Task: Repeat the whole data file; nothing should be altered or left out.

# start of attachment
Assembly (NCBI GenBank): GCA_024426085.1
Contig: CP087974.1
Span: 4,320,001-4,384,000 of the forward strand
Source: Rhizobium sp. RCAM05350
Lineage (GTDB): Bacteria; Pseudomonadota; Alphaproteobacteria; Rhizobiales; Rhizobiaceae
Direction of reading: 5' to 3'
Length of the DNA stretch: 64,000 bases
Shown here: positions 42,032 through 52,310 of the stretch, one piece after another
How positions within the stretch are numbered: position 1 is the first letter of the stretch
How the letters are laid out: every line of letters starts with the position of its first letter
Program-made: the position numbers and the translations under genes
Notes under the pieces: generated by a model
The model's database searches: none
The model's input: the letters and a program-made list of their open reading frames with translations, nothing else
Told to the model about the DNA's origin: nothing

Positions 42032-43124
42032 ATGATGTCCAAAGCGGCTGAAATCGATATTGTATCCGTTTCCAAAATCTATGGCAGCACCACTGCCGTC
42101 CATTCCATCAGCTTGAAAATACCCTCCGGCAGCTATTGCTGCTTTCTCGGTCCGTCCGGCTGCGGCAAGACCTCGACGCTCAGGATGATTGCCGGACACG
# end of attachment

Assembly (NCBI GenBank): GCA_024426085.1
Contig: CP087974.1
Span: 4,320,001-4,384,000 of the forward strand
Source: Rhizobium sp. RCAM05350
Lineage (GTDB): Bacteria; Pseudomonadota; Alphaproteobacteria; Rhizobiales; Rhizobiaceae
Direction of reading: 5' to 3'
Length of the DNA stretch: 64,000 bases
Shown here: positions 42,032 through 52,310 of the stretch, one piece after another
How positions within the stretch are numbered: position 1 is the first letter of the stretch
How the letters are laid out: every line of letters starts with the position of its first letter
Program-made: the position numbers and the translations under genes
Notes under the pieces: generated by a model
The model's database searches: none
The model's input: the letters and a program-made list of their open reading frames with translations, nothing else
Told to the model about the DNA's origin: nothing

Positions 42032-43124
42032 ATGATGTCCAAAGCGGCTGAAATCGATATTGTATCCGTTTCCAAAATCTATGGCAGCACCACTGCCGTC
42101 CATTCCATCAGCTTGAAAATACCCTCCGGCAGCTATTGCTGCTTTCTCGGTCCGTCCGGCTGCGGCAAGACCTCGACGCTCAGGATGATTGCCGGACACG